"One of the most complicated and dramatic collisions between galaxy clusters ever seen is captured in this new composite image," opens Chandra's article of Abell 2744. Distraught as it is, no-one has ever seen such a complicated group that has formed beautifully into a cluster of beauty. 'Pandora's Cluster,' another name for Abell 2744 was named just that, for "so many different and strange phenomena were unleashed by the collision. Some of these phenomena had never been seen before," Renato Dupke, a member of the Pandora's Cluster team remarks.
But, what exactly happened to Abell 2744?
|Galaxies here make up only 5% of the mass. The rest is gas, that shines because of its heat index (twenty percent). The rest (75 percent) is made from invisible dark matter, which astronomers had to distinguish to find out what really happened.|
Using gravitational attraction to distinguish the dark matter so the events of Abell 2744 could be distinguished, astronomers quickly bended light-rays from distant galaxies as they passed though the gravitational fields that were inside the cluster. After doing this to the whole cluster, a series of distorted images were given and by carefully telling how these images were distorted, you can find where the dark matter rests. On another note, why go to all this trouble if NASA's Chandra X-ray Observatory can do it all for you; it can see dark matter. "Abell 2744 seems to have formed from four different clusters involved in a series of collisions over a period of some 350 million years. The complicated and uneven distribution of the different types of matter is extremely unusual and fascinating," Dan Coe, leader of this study, tells us.
Seeming to the astronomer team, a complex collision separated hot gas from dark matter, now lying apart from each other, as well as the visible galaxies. All this has been seen in just one galaxy cluster, which are by far the largest 'objects' in interstellar space. Rare as it is, a few of these events have been viewed singly in other galaxies, but not all in just one! Peculiar to note, inside the cluster's core, there is a 'bullet,' in which gas of single cluster collided with another (making Abell 2744 a cluster of galaxy clusters!) and making a shock wave. Dark matter, though passed right through it, despite the fact that most 'ordinary' elements in space would have been repelled. The same happened to 1E 0657-56 (also referred to as the 'bullet cluster,' hence the 'bullet' in the center of the colliding galaxy cluster') as pictured below. Note the same colors that Abell 2744 has.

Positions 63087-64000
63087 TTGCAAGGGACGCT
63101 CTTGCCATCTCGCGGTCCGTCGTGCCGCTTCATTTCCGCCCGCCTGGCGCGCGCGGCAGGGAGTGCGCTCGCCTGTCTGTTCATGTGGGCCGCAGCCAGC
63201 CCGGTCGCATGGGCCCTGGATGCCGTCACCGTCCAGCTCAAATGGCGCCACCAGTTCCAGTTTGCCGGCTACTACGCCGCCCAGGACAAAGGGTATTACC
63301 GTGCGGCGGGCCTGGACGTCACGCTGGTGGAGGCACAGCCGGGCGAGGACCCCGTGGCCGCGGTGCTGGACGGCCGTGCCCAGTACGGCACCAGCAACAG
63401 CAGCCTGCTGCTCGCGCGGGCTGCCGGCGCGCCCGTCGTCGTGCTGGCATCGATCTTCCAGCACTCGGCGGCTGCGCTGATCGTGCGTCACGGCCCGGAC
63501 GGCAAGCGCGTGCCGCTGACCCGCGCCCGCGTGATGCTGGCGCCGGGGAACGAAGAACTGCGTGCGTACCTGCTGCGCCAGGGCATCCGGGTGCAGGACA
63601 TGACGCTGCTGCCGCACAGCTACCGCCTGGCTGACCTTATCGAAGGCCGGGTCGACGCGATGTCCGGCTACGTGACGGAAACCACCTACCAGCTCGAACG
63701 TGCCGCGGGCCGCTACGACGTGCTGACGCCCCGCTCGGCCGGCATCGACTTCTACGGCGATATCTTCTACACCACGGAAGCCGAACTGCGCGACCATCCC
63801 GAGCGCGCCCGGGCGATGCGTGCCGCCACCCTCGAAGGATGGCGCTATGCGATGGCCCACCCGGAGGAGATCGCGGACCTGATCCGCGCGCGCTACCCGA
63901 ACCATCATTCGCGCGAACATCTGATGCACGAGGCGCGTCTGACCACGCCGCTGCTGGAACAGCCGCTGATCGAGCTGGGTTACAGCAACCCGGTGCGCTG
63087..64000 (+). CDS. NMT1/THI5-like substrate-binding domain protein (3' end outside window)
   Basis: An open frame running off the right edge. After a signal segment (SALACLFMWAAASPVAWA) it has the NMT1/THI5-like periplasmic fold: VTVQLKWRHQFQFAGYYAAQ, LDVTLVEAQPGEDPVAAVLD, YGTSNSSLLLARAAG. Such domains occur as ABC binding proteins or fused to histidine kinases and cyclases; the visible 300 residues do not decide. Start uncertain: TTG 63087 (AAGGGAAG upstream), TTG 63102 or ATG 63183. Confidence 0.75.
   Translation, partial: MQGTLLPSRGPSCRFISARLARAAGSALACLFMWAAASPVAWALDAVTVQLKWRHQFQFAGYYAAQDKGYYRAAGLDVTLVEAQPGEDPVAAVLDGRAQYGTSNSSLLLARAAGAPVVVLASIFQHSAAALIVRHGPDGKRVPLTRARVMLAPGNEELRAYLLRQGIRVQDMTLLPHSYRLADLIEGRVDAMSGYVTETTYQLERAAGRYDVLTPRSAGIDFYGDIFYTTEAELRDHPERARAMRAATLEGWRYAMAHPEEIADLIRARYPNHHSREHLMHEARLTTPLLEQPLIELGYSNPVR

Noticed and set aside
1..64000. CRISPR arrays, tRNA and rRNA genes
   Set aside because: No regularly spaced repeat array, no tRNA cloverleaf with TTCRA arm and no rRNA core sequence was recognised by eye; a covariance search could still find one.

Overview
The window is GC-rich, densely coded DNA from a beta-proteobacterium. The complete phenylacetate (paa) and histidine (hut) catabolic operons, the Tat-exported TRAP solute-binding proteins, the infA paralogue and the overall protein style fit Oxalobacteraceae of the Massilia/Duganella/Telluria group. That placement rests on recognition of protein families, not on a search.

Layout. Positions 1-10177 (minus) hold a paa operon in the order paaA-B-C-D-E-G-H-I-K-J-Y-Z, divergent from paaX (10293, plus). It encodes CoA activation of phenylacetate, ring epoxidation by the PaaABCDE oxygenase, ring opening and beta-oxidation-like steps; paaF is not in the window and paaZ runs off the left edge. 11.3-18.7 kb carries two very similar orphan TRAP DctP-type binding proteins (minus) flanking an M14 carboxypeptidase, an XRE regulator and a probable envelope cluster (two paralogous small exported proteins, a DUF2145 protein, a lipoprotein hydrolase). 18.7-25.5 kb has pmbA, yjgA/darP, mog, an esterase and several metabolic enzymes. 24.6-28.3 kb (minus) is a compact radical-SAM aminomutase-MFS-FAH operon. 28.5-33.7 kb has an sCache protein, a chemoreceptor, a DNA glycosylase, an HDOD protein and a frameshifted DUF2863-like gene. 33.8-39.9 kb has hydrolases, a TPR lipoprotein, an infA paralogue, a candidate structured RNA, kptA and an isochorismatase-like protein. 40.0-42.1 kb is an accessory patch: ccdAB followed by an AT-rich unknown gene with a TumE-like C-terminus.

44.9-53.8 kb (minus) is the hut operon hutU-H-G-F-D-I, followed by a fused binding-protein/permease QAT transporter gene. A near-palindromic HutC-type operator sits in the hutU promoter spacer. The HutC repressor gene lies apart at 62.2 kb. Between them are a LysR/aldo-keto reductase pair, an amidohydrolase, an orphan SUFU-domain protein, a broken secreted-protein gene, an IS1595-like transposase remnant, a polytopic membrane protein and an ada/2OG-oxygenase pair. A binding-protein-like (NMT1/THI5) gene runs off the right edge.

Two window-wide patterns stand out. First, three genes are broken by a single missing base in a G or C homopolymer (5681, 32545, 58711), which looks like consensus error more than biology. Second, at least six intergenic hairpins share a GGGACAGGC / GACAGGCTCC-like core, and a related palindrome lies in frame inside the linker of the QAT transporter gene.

To make matters more peculiar, strange discoveries have been made on different regions of Abell 2744. In one part, galaxies and dark matter are very prevalent, but no hot gas is in the vicinity. The Abell astronomer team reasons, "The gas may have been stripped away during the collision, leaving behind no more than a faint trail." On the outskirts of the cluster, there are a few regions that contain lots of dark matter, but no glaxies or not gas. Another feature; a 'ghostly' gas clump, as the team describes, had been ejected, where dark matter precedes. These are just to name a few.
So, Abell 2744, "the most complex and fascinating merger yet found," is a beautiful ornament 3.5 billion light years away, about 5.9 million light years across. Comprised of more than four-thousand single galaxies, much more is to be learned of this unique, galaxy cluster.
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This research is presented in a paper entitled “Creation of cosmic structure in the complex galaxy cluster merger Abell 2744”, to appear in Monthly Notices of the Royal Astronomical Society.
The team is composed of J. Merten (Institute for Theoretical Astrophysics, Heidelberg, Germany; INAF-Osservatorio Astronomico di Bologna, Italy), D. Coe (Space Telescope Science Institute, Baltimore, USA), R. Dupke (University of Michigan, USA; Eureka Scientific, USA; National Observatory, Rio de Janeiro, Brazil), R. Massey (University of Edinburgh, Scotland), A. Zitrin (Tel Aviv University, Israel), E.S. Cypriano (University of Sao Paulo, Brazil), N. Okabe (Academia Sinica Institute of Astronomy and Astrophysics, Taiwan), B. Frye (University of San Francisco, USA), F. Braglia (University of British Columbia, Canada), Y. Jimenez-Teja (Instituto de Astrofisica de Andalucia, Granada, Spain), N. Benitez (Instituto de Astrofisica de Andalucia), T. Broadhurst (University of Basque Country, Spain), J. Rhodes (Jet Propulsion Laboratory/Caltech, USA), M. Meneghetti (INAF-Osservatorio Astronomico di Bologna, Italy), L. A. Moustakas (Caltech), L. Sodre Jr. (University of Sao Paulo, Brazil), J. Krick (Spitzer Science Center/IPAC/Caltech, USA) and J. N. Bregman (University of Michigan).